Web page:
Go ahead, have a fit.
I’m tired, hungry, stressed and don’t want to be social.
It’s Friday night after work. I’m planning on going out—and I will. I just need to throw a good old fashioned tantrum first.
Some people thrown down. Some throw a party. I’m throwing a fit and my local swimming pool is hosting.
Starting my usual warm up, I push off the wall. Instead of stream lining 25 yards ahead to the opposite wall where I usually do a flip and head back the other way, I finish a few strokes, arrive at the 13-foot deep end and start to tread water. My magnificent display of utter flailing foolishness begins.
I’m at the pool but I don’t want to workout. I don’t want to follow the black line at the bottom of the pool. I don’t want to jog from point A to B. I don’t want to bend over or breathe when someone tells me. I don’t want to sit and watch my thoughts. I don’t know what’s for dinner, where it’s going to come from or whom I’m going to eat it with. I need to go to bed.
So, I do what any adult would do—I throw a tantrum.
I kick the water, pound it with my flexed heels, making unladylike splashes. I jerk around and somersault forward tucking my head into my chest, squeezing my eyes shut, giving my core a real good glare. Interrupting my momentum, I arch and open backwards. I’m all staccato. Sharp fists pound the water. My neck snaps side-to-side.
I don’t want to go with the flow. I want to move against it—create my own waves.
I’m already in deep water, in over my head, and here I find the perfect place for an adult to throw a fit.
It’s never packed.
Friday nights at the gym are usually sparsely attended. The chance of having a large audience is minimal. I have a whole lane to myself and only two other swimmers with me in the pool. Space is key.
There’s a built-in lifesaver.
For a $5.50 fee, I’m guarded by a high schooler paid to care about me. Between texts, he will save me from myself. Plus, I can’t break anything. There’s nothing to throw, no walls to dent or people to upset.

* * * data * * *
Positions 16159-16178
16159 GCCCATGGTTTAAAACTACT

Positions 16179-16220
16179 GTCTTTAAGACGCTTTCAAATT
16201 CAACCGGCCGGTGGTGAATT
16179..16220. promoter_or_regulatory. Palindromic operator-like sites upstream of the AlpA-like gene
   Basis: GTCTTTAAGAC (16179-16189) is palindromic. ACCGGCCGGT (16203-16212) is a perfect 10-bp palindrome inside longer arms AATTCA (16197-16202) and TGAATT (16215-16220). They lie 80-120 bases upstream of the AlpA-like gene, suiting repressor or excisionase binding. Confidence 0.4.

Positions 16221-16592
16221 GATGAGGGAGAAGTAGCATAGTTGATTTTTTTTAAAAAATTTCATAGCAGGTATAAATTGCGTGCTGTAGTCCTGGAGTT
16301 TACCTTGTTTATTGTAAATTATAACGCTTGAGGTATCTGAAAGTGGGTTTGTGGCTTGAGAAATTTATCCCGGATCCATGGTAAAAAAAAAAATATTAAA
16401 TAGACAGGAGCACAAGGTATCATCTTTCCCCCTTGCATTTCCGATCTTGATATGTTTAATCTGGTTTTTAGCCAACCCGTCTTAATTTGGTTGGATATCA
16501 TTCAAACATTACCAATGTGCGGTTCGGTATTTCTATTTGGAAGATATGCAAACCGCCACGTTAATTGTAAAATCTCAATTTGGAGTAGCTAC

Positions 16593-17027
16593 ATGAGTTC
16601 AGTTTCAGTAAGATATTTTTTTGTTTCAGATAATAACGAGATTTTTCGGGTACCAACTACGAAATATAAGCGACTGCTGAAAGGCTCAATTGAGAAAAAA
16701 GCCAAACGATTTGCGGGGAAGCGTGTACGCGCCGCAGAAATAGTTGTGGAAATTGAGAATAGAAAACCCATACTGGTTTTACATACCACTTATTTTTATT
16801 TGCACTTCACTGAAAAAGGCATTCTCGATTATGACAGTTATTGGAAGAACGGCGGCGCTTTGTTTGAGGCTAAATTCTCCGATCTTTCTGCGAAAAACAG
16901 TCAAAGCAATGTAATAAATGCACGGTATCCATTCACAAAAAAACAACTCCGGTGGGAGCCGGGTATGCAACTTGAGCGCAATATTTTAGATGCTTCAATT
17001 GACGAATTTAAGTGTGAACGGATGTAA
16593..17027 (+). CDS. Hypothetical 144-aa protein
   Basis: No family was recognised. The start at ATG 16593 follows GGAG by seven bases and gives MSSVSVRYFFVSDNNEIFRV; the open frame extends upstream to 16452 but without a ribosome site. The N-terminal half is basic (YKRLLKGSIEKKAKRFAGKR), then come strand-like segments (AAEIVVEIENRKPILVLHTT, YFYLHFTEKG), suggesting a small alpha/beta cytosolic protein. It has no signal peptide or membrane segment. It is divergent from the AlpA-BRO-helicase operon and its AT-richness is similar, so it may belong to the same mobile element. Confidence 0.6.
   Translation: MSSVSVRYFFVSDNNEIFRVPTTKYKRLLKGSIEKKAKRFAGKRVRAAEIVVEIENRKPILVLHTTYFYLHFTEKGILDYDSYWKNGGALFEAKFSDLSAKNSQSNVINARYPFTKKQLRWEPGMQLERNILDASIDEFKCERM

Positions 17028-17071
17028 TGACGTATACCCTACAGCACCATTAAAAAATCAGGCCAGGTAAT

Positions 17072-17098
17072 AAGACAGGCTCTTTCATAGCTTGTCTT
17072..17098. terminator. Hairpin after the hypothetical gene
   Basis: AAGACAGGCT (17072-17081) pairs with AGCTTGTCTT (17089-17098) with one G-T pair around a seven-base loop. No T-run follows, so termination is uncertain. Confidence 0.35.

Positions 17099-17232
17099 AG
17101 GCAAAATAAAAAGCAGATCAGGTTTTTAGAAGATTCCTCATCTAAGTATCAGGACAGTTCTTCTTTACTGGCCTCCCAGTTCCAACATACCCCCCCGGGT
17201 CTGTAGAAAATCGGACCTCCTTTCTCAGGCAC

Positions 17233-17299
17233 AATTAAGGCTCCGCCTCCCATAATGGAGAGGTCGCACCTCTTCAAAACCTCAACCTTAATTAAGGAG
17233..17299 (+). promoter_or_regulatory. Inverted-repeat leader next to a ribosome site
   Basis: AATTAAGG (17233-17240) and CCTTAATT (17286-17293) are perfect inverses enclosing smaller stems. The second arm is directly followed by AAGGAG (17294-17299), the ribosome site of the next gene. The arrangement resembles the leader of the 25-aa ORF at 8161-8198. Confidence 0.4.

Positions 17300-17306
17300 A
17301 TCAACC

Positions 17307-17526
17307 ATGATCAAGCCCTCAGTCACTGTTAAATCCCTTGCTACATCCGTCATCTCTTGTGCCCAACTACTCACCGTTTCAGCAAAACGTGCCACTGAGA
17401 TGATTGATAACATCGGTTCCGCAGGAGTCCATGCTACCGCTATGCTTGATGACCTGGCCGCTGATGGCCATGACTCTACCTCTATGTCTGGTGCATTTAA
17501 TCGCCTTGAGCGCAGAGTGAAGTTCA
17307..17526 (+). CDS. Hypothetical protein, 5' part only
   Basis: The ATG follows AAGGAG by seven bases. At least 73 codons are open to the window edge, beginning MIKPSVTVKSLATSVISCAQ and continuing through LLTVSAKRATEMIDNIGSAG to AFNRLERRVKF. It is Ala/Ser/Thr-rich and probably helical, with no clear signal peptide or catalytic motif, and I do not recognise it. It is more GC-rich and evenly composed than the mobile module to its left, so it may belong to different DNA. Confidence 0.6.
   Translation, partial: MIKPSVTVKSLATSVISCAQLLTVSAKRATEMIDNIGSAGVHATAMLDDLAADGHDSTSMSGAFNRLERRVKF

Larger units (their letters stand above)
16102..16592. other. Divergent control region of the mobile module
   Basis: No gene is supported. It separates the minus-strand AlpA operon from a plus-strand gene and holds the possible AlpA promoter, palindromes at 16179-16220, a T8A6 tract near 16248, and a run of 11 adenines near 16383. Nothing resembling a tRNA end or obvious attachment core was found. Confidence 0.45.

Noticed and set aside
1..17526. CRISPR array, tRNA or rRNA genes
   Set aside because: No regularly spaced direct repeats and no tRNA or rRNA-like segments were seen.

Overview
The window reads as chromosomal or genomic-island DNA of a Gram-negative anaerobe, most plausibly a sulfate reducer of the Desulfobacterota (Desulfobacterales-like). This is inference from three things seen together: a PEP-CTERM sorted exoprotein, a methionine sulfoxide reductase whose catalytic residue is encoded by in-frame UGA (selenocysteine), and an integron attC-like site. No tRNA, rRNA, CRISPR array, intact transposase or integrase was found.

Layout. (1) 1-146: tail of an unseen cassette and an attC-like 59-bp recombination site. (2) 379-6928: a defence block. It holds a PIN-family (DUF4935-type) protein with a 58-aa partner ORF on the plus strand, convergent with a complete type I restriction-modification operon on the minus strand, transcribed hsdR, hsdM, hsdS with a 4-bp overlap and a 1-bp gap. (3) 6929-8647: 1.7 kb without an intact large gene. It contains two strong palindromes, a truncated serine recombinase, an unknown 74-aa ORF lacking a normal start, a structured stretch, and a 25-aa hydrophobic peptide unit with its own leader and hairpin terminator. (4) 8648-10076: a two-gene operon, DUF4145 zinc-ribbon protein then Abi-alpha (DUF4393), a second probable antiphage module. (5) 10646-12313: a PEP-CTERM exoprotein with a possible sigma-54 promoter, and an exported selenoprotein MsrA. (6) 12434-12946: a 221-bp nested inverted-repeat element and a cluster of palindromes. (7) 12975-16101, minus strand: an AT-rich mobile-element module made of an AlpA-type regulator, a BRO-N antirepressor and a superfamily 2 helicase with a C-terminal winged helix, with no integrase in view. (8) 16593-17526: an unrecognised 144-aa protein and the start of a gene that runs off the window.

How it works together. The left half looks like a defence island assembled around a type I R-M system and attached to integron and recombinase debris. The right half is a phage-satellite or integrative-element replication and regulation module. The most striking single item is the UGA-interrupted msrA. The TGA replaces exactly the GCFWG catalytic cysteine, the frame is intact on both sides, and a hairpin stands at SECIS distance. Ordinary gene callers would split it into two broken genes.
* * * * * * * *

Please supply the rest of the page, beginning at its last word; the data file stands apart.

It will end.
I’ve had a brooding temper simmer for days before. Tonight, though, there’s a time limit. This production has to end in 30 minutes. The pool closes. I don’t want to be removed kicking and screaming, so the large clock on the wall reminds me—move furiously, stay focused.
I have to breathe.
I can’t hold my breath. I gasp. I welcome the urgency to come up for air, a forced break before the thrashing starts again.
No puffy, teary eyes.
Fill goggles with tears, rinse and repeat. Treading water with goggles on, I can’t rub my eyes. The cool water helps reduce red, swollen, puffy, crying face. No one will ever guess what I’ve been up to.
After my unruly spectacle, I swim back to the wall in high spirits. I’m spent and ready for a shower, a warm transition back into the world.
The elderly gentleman in the lane next to me says, “I saw you out there. Do you swim the medley relay?” Ha! I probably did look I was trying to swim the back, breast, butterfly and free—all at one time. Like my onlooker, I too am trying to make sense of nonsense.
Do you ever fall apart to keep it together?
Editor: Kate Bartolotta
Like elephant journal on Facebook
hot on elephant
The 4 Stages of a Good Divorce. A Letter to my Children: You do not come from a Broken Home. Mom, can I Call her Mom, Too? To the One Who Tried to Break Me. An Open Letter to the Fixers. How your Stored Memories in the Amygdala can lead to PTSD. Jon Stewart makes first appearance since retiring—”it’s not your country.” Waylon shares 10 transformingly beautiful Quotes about Love. These People are Rare Gems—Keep Them, Fight for Them, don’t Give Up on Them. 40 Things I’ve Learned in 40 Years.